That Wednesday night, Marv had no idea what he was going to say. He saw Dan off to the side praying fervently for him. Betty and their supportive friends were there praying too. The one stipulation on the evening Marv had told Dan was that he did not want to stick around after his talk and answer questions. When Marv was handed the microphone, he had no clue what to say, but then as he opened his mouth, the words just poured out. Marv left that group of 300 kids and 30 adults not knowing what God would do through that night.


The next morning, Marv got a phone call – 30 kids received Jesus that previous night.

For the next few years, two weekends out of the month, Marv and Betty traveled to tell Brian’s story. Out of their pain, God was able to do something only He could do. Had Marv not made the promise, and had God not asked them to make good on that promise – their healing would have been delayed. By talking through what happened and helping others, slowly Marv and their family began to heal.

Five years after Brian’s death, Marv received a phone call from a friend who had been meaning to call for a while. This friend’s son and new wife had been in one of Marv’s meetings. At that time they had both been using drugs and off track in life. As a result of that meeting, both of them were immensely helped and his friend was happy to report that they were serving together as youth pastors.

At a meeting at Ebeneezer Reformed Church, Marv actually apologized afterward to the pastor for blowing it that night. He felt he had done such a horrible job of communicating and thought the opportunity was wasted. The pastor assured Marv that that was not the case. The following morning, the pastor called Marv to tell him that a set of twins came that evening prior and had made a pact that they would commit suicide if they did not receive any hope from what they heard. The twins are alive and well today.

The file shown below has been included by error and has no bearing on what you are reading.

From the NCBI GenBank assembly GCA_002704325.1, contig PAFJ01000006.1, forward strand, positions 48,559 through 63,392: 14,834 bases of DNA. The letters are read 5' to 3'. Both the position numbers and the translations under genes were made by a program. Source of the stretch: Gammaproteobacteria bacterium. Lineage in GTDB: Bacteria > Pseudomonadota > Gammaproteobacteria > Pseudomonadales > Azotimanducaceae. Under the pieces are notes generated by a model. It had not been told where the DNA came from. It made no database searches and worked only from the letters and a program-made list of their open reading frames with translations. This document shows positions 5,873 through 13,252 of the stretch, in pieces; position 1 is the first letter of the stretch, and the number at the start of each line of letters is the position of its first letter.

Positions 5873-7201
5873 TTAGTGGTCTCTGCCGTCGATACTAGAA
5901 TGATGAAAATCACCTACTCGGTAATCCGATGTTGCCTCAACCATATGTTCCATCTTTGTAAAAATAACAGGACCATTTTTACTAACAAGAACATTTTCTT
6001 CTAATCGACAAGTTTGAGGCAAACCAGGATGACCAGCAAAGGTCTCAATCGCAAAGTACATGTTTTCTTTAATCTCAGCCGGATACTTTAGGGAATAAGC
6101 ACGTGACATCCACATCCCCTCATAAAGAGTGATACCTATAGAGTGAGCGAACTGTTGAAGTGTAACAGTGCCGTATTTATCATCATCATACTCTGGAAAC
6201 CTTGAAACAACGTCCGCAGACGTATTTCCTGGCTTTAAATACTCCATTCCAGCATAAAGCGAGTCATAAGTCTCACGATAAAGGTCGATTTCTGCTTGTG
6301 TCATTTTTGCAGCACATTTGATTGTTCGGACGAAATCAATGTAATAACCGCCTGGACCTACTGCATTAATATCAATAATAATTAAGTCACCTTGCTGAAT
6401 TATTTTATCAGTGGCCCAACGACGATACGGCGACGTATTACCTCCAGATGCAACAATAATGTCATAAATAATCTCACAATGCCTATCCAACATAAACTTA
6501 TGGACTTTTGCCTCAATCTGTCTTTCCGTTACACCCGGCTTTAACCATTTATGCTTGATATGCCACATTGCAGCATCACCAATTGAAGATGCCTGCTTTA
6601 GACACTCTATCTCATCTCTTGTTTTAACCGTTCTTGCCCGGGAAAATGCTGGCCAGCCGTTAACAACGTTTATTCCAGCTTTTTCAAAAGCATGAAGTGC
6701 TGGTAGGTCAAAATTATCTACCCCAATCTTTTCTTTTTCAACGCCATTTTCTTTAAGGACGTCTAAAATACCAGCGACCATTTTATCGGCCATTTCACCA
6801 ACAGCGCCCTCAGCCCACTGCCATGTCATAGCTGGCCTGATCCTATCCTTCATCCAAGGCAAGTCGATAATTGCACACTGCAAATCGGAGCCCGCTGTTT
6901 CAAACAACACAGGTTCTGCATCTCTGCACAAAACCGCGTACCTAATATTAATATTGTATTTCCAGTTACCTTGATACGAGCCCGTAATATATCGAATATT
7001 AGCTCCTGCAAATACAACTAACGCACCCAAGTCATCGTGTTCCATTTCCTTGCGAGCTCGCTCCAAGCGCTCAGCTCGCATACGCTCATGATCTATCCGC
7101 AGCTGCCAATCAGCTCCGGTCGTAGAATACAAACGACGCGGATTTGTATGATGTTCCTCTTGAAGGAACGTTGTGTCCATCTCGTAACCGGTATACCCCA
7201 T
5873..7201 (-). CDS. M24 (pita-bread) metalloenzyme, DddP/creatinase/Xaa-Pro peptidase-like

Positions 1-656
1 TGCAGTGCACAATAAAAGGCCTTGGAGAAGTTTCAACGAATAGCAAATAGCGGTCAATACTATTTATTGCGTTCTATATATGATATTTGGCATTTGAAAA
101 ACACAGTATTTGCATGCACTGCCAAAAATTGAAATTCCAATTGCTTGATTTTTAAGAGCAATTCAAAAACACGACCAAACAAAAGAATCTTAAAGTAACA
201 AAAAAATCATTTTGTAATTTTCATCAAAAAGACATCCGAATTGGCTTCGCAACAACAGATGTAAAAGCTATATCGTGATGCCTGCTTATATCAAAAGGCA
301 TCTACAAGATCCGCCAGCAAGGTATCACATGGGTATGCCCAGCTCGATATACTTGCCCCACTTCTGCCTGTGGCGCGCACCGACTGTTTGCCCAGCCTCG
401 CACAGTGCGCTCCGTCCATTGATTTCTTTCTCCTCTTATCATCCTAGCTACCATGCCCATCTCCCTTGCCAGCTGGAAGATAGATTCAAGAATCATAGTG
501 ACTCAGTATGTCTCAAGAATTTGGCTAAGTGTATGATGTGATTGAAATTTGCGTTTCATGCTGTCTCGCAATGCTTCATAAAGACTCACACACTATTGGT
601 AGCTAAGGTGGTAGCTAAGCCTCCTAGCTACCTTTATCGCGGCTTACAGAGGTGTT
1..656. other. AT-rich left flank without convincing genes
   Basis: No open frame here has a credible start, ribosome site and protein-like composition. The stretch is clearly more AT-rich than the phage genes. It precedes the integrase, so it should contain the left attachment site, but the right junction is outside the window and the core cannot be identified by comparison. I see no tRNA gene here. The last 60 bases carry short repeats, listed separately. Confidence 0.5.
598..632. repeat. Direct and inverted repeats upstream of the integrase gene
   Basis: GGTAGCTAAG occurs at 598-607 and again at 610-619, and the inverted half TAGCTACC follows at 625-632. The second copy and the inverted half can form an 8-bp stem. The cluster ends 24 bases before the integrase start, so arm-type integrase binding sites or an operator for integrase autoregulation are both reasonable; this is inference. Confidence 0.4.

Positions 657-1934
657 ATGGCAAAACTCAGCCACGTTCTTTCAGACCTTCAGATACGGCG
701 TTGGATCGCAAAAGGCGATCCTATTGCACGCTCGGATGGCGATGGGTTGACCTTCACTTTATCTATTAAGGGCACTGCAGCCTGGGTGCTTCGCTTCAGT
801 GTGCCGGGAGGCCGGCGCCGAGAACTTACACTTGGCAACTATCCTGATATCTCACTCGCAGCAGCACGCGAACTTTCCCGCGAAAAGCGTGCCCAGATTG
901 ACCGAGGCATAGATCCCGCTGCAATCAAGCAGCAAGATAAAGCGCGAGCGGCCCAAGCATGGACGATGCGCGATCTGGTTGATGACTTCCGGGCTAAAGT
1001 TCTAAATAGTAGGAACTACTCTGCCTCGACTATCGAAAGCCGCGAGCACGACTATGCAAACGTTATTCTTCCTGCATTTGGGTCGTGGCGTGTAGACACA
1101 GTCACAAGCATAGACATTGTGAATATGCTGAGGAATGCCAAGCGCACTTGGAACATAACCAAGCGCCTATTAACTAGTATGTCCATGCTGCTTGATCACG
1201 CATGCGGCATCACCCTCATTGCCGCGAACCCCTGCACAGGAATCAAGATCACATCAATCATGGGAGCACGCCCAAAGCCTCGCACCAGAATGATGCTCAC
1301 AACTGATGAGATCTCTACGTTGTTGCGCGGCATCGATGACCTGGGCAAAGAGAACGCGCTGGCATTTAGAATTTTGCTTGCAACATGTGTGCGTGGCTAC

Marv had a friend who had trouble collecting from a guy that would not pay his bills, but one day out of the blue he did. What happened was that the man had been doing drugs, ended up in a church parking lot, and the guest speaker that night laid out his whole life’s story as he talked about his son. The only difference was that man’s son had died, but this troubled man was still alive. His life was completely changed. So Marv finds out through this friend about this story, and come to find out – it was Marv telling Brian’s story.

It’s been 29 years since Brian’s death, and telling Brian’s story today is still part of that promise Marv and his family made to God all that time ago. It’s not about any glory for them, because Marv realized that very first night he was going to need God to come through for them and help them tell this story. Marv says that never once was Jesus unfaithful. Betty remarks that it literally felt like they were walking on a protective cloud because of all of the prayers they received. They felt such support from so many.

Brian’s death made an impact on Marv and Betty too. It was the wake-up call they needed. Marv remembers thinking in light of what led Brian to end his life, the path that Marv and Betty on wasn’t so hot either. It was time to grow up.

Brian’s decision was one that could never be made right and never undone, but as Marv and Betty trusted God to walk them through the darkest days of their lives out of their heartbreaking tragedy, they saw many blessings follow. Their marriage strengthened and many lives saved.

September is National Suicide Prevention & Awareness Month

If you or someone you know is considering suicide, please contact the National Suicide Prevention Lifeline at 1-800-273-TALK (8255), text “help” to the Crisis Text Line at 741-741 or go to suicidepreventionlifeline.org.

Mary Burdo

Our family has a heritage spanning three generations of helping families navigate their way through grief. We are a full-service funeral and cremation service emphasizing the value of the path toward healing for the living.